Bahrain activists slam Manama’s planned hosting of Israelis

US Rep. Ilhan Omar (D-MN) (L) talks with Speaker of the House Nancy Pelosi (D-CA) during a rally with fellow Democrats before voting on H.R. 1, or the People Act, on the East Steps of the US Capitol on March 08, 2019 in Washington, DC. (AFP photo)
The Bahraini president of the Asian Football Conference (AFC), Bahraini Shaikh Salman bin Ebrahim Al Khalifa (seen), has hailed the FIFA Council’s decision to have Bahrain host the 67th FIFA Congress in May, 2017. (File photo)

Rights organizations in Bahrain have strongly condemned the rulers of the Arab country for planning to host an Israeli delegation in an upcoming FIFA conference.

The Bahraini regime is set to host the Israeli delegation as part of a cooperation bid during FIFA’s 67th Congress, due to be held in the Bahraini capital of Manama on May 11.

In a joint statement issued on Monday, 12 Bahraini-based human rights institutions censured the planned visit.

They said that the Bahraini rulers were hosting an Israeli delegation at a time when the Tel Aviv regime is persistently trampling upon the rights, integrity, and the lives of the Palestinian people, Bahrain Mirror news outlet reported Tuesday.

They further censured the abusive treatment of hunger-striking Palestinian prisoners by the Israeli regime authorities. They said Tel Aviv was also violating international laws and human rights by attempting to break the resolve of the Palestinian inmates by force-feeding them.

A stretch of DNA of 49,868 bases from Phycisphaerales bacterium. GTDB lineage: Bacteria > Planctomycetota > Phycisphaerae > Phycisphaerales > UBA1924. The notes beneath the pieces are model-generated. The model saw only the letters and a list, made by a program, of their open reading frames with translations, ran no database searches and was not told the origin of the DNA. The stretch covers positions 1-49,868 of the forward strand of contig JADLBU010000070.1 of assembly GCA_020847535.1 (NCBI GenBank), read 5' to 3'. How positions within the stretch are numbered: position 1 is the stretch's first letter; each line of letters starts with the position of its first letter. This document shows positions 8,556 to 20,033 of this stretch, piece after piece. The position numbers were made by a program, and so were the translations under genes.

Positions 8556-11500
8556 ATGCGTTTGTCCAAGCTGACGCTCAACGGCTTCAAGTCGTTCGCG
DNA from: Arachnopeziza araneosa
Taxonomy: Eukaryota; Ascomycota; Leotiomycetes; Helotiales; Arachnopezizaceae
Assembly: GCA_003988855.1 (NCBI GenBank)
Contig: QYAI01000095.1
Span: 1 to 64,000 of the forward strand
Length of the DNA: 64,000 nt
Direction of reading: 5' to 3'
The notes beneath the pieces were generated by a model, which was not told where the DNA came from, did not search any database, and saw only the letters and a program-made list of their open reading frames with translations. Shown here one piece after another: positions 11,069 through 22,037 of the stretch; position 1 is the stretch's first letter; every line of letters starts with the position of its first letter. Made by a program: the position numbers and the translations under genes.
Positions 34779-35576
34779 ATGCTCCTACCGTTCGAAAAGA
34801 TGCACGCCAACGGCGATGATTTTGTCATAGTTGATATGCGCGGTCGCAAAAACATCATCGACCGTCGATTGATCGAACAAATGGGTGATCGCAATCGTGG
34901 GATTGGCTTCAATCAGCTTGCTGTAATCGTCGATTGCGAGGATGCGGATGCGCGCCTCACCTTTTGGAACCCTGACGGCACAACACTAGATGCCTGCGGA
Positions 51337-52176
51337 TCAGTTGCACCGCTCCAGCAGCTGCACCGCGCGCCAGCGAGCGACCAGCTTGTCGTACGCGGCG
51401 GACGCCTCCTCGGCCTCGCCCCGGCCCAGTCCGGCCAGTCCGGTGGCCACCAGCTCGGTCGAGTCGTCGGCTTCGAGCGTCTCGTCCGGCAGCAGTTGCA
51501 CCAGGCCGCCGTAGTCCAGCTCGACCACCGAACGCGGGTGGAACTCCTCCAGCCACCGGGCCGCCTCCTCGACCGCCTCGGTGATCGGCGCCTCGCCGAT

In their statement, the Bahraini-based rights groups also called on the leadership of regional countries not to forget or undermine the Palestinian issue.

Barring Jordan and Egypt, which have open, diplomatic relations with the Tel Aviv regime, Arab governments claim that they do not recognize Israel. They say they would normalize relations with the Tel Aviv regime only when it reaches a deal with the Palestinians, whose lands the Israeli regime has occupied.

However, there have been numerous reports and public statements indicating that there are covert ties between the Arab governments and Israel.

In mid-March last year, Israeli Prime Minister Benjamin Netanyahu said his regime’s relations with regional Arab countries was “dramatically warming.” Moshe Ya’alon, Israel’s minister of military affairs, also in February 2016 pointed to open channels between the regime and Arab states.

Bahrain’s official stance of not recognizing Israel means that Israeli individuals cannot normally obtain visas to the Arab country.

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